The one-year delay of the 2020 Summer Games was officially agreed to on March 24 by Prime Minister Shinzo Abe and International Olympic Committee President Thomas Bach, and the new schedule — the Olympics from July 23 to Aug 8, 2021 and the Paralympics from Aug 24 to Sept 5. — announced a week later.
A week after that, Abe declared a state of emergency for Tokyo and other prefectures, effectively multiplying the challenges of the Tokyo organizing committee which is now working through the logistical nightmare mainly from home.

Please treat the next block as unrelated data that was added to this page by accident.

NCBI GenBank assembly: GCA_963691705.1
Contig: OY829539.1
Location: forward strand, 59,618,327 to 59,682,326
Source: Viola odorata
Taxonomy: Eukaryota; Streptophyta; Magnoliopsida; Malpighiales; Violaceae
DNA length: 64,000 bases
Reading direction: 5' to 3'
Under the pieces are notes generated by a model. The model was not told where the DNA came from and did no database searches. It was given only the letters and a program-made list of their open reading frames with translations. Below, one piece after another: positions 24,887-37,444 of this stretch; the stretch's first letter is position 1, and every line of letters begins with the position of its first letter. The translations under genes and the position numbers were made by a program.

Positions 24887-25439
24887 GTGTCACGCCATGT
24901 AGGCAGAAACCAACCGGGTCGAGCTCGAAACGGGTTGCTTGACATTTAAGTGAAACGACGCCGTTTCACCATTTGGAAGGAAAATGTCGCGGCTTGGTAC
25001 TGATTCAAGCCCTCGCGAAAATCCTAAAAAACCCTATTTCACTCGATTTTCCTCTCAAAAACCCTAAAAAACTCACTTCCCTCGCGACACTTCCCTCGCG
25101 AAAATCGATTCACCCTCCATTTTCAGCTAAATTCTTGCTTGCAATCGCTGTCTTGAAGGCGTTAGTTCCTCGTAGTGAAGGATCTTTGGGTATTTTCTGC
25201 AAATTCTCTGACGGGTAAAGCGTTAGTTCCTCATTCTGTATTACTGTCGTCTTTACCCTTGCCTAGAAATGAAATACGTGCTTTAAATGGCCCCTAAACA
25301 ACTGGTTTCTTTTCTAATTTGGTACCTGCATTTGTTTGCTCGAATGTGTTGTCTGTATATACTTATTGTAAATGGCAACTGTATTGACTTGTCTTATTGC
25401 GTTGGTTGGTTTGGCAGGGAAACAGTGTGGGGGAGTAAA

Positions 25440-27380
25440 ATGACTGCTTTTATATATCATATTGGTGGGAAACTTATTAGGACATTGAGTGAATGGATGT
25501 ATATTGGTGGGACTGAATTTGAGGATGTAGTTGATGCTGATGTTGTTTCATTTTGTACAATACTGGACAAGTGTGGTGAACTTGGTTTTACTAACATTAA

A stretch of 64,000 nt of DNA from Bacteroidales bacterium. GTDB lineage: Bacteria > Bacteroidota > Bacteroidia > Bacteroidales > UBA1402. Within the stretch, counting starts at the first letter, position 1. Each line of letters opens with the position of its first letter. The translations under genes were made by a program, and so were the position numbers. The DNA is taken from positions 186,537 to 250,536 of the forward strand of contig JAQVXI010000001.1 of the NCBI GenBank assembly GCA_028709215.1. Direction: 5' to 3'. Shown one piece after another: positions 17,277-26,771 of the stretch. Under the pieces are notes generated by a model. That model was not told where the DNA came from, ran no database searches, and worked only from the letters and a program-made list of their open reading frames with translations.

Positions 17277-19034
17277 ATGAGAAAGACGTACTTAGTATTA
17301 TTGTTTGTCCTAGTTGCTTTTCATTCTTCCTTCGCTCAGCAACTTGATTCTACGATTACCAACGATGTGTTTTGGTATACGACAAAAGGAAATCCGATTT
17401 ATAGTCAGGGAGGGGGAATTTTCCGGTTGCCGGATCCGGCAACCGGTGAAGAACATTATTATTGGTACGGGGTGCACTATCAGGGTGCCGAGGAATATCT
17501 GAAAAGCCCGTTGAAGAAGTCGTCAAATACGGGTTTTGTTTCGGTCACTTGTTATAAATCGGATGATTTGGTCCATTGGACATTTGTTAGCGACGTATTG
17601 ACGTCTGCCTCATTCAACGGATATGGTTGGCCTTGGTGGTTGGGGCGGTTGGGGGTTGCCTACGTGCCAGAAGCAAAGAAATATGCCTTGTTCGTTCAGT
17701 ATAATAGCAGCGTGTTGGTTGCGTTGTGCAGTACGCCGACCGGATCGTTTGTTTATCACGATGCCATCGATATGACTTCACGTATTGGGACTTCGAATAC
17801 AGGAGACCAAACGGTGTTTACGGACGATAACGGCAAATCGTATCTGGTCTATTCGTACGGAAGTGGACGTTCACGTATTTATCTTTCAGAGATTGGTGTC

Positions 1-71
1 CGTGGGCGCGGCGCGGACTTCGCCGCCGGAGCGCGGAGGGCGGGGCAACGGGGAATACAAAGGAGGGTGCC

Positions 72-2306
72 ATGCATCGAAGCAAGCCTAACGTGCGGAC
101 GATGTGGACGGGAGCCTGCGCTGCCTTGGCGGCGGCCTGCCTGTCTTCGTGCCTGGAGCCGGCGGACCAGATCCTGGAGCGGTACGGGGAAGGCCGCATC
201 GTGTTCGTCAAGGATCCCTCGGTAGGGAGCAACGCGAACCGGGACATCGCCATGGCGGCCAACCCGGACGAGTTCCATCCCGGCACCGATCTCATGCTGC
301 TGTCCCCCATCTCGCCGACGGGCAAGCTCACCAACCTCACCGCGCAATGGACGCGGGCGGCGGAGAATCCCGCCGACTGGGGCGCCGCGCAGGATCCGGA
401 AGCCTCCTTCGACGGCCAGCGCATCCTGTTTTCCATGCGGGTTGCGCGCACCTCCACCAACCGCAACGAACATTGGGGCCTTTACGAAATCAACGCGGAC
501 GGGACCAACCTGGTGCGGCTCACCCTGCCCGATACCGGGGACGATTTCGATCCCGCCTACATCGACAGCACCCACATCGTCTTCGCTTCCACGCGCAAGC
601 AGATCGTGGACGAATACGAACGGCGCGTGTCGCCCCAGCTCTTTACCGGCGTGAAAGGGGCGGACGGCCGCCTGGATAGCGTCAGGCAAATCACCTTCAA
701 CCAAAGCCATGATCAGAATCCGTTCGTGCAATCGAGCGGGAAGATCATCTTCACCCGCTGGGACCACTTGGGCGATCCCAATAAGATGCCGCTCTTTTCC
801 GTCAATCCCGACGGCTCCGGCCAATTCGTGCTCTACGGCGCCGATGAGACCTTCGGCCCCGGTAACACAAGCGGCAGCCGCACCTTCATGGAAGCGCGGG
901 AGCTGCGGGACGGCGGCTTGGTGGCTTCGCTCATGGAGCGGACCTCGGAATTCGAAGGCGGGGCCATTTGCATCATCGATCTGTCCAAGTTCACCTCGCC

Organizing staff still get sent out, however, for missions deemed essential tasks, like negotiating with venue operators to secure their facilities’ availability — an undertaking organizers are seeking to achieve at any cost in order to limit major disruptions to the competition schedule.
One of the biggest challenges for the host nation is the burden of additional costs generated by the postponement. Amid fears of a serious recession in the wake of the coronavirus outbreak, Tokyo is facing several hundred billion yen in extra costs, a prospect sure to stoke negative public opinion at a critical time.
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